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Independent Bookshops Have the Luxury of Choice…

Bookshop assistantSince the abolition of the Net Book Agreement, independent bookshops have struggled to compete on price with chain bookshops, and more recently, supermarkets and online retailers. Unable to buy in the quantity of larger, national retailers, and, consequently, facing much tougher margins on high-volume titles, some independent booksellers have been rethinking their strategy when deciding on the titles they choose to stock.

Shelf space is at a premium for most independent bookshops, and so devoting valuable display and shelf space to heavily promoted books, that are on sale at a discounted price elsewhere, may not be the wisest move for the smaller stores.

As a result, a lot of indie booksellers are now turning this situation to their advantage and instead choosing to stock titles unlikely to be found on the bookshelves of supermarket and some chain stores – many tailoring their stock to the more eclectic tastes of their local customers and offering greater choice in their communities. Independent bookshops now have the luxury of choice.

Nic Bottomley, owner of Mr B’s Reading Emporium, in Bath, tells Oh, for the Love of Bookshops about his decision to actively support more unusual titles.

Nic said: “We hope to offer a wide range of things, so that amongst the things you do know about, there will also be something you’re not expecting to find.”

Mr B’s is very close to a Waterstones and a WH Smith and Nic said this has given him a freedom in selecting the titles they choose to stock, and also in deciding those that have to be less heavily promoted in store.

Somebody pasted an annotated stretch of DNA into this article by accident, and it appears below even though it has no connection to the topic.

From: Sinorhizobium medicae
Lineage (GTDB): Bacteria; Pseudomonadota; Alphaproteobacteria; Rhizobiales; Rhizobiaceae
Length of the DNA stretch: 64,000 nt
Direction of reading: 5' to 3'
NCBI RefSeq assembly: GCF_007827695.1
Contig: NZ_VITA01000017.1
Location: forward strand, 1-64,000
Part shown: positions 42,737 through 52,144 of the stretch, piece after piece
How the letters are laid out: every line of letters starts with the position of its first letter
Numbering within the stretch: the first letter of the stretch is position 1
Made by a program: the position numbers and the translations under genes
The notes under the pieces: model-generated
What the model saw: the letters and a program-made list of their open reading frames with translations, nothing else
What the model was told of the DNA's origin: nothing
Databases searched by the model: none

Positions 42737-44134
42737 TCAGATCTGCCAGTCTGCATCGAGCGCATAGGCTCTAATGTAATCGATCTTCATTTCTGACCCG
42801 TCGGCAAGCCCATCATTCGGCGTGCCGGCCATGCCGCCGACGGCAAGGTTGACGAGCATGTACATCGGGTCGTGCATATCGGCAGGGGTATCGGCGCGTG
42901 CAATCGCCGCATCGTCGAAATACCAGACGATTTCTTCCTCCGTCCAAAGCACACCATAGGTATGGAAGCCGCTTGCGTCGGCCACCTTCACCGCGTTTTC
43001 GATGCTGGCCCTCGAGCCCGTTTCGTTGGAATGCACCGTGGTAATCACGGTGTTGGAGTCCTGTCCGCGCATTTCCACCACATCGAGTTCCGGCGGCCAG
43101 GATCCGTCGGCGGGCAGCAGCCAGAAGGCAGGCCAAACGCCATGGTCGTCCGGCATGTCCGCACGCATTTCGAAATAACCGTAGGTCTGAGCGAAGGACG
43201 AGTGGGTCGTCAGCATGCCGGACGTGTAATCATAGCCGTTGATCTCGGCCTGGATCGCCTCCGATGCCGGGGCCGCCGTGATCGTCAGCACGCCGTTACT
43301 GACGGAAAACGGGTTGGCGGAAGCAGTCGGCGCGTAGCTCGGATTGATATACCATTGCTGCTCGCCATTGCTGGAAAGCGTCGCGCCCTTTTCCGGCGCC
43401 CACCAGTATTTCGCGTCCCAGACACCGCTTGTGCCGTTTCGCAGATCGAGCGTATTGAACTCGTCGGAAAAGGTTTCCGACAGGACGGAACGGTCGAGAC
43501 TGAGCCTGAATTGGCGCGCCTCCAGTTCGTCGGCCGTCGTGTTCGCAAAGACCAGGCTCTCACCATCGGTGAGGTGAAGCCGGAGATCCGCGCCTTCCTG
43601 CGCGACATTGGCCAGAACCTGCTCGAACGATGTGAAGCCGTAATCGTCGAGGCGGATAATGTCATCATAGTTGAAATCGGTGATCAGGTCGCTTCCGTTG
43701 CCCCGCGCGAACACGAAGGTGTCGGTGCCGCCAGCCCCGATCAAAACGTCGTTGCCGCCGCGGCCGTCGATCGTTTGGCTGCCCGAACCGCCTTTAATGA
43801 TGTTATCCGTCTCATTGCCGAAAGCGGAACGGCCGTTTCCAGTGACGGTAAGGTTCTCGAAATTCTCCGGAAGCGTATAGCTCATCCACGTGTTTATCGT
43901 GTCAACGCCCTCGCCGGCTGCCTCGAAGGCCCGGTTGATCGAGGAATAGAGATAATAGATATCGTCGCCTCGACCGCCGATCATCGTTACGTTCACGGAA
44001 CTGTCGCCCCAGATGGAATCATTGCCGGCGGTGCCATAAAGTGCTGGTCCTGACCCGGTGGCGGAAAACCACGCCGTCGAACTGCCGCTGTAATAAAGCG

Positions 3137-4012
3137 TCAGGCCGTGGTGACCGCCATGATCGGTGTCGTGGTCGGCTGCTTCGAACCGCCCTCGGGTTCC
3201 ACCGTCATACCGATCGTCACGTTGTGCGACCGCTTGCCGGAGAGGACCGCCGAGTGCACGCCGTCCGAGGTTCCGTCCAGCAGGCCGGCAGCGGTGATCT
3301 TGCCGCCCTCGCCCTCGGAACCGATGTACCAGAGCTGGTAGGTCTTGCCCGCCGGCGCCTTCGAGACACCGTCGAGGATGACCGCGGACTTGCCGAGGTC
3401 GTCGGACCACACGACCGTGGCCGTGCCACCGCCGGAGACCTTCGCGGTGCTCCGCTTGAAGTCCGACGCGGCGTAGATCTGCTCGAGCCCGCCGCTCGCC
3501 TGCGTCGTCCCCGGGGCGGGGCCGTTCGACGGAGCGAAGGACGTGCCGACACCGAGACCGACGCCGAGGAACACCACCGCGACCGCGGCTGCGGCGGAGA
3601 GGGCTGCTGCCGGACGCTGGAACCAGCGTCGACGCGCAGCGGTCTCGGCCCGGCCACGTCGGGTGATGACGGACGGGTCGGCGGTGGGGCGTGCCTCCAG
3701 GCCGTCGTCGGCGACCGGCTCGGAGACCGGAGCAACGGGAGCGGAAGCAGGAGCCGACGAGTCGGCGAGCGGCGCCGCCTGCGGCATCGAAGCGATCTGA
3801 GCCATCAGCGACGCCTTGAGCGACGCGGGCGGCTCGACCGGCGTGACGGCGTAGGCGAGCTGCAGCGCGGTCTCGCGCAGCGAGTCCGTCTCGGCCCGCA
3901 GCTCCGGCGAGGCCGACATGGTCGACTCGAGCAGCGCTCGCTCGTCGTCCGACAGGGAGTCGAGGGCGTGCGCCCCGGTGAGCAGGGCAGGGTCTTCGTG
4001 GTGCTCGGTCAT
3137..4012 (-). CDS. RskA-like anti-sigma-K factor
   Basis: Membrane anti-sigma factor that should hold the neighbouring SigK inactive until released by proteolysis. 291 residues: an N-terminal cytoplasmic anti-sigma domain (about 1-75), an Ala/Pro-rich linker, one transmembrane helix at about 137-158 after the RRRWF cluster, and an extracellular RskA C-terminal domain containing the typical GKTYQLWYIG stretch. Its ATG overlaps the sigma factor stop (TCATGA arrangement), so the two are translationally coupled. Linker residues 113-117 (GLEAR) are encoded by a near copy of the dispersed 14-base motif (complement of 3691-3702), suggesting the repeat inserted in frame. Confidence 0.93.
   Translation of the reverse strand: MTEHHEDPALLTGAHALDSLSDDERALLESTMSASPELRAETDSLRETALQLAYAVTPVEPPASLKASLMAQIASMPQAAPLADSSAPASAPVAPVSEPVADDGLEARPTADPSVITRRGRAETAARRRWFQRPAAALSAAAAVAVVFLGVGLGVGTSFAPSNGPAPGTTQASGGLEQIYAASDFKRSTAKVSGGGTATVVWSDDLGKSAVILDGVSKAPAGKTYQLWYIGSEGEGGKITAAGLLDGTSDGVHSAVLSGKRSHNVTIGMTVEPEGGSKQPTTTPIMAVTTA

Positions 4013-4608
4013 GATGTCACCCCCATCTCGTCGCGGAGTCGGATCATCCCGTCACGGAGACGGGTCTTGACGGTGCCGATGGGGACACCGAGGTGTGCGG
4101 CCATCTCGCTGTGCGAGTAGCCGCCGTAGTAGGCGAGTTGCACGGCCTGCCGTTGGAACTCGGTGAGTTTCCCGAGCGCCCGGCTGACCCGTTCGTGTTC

“There are certain books that you don’t need to sell, there’s no point in us selling and giving loads of space to comedian, or comedienne, biographies, or celebrity biographies. We will sell a handful of these titles, WH Smith will sell thousands, but they will sell thousands at a big discount. There’s no point in me competing on discount, it’s something that went out as an idea so long ago that there’s no way you can survive doing that,” said Nic.

“So as a result, I’ve got the luxury of not selling a whole load of stuff that we’re not going to be hand selling, which leaves space for more oddball titles. We focus on certain niches, but we change those niches according to what goes down well with customers,” he said.

This freedom to try new things is exciting for Nic and his team, as well as for his customers.

Nic said: “When I look at titles I get a pretty good feeling of what will capture people’s interest, not always, and some stuff really takes you by surprise, and that’s the fun of bookselling.”

Anne Sebba, chair of the Society of Authors, maintains it is vital for independent bookshops to survive to continue to enrich the variety of books available to book-lovers.

Anne said: “What we don’t want is Amazon doing it all – selling, producing, reviewing – because that will limit the market. We’ve all got to work together, and that means standing up and fighting for bookshops, because we want to make sure there is as much choice as possible. Bookshops play a huge part in offering that choice.”

The freedom of choice in stock can be empowering for independent bookshops, fun for booksellers, and the route to serendipitous discoveries for book-lovers.

What are your thoughts? Does your bookshop benefit from the luxury of choice?

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Filed under The Way Forward for Bookshops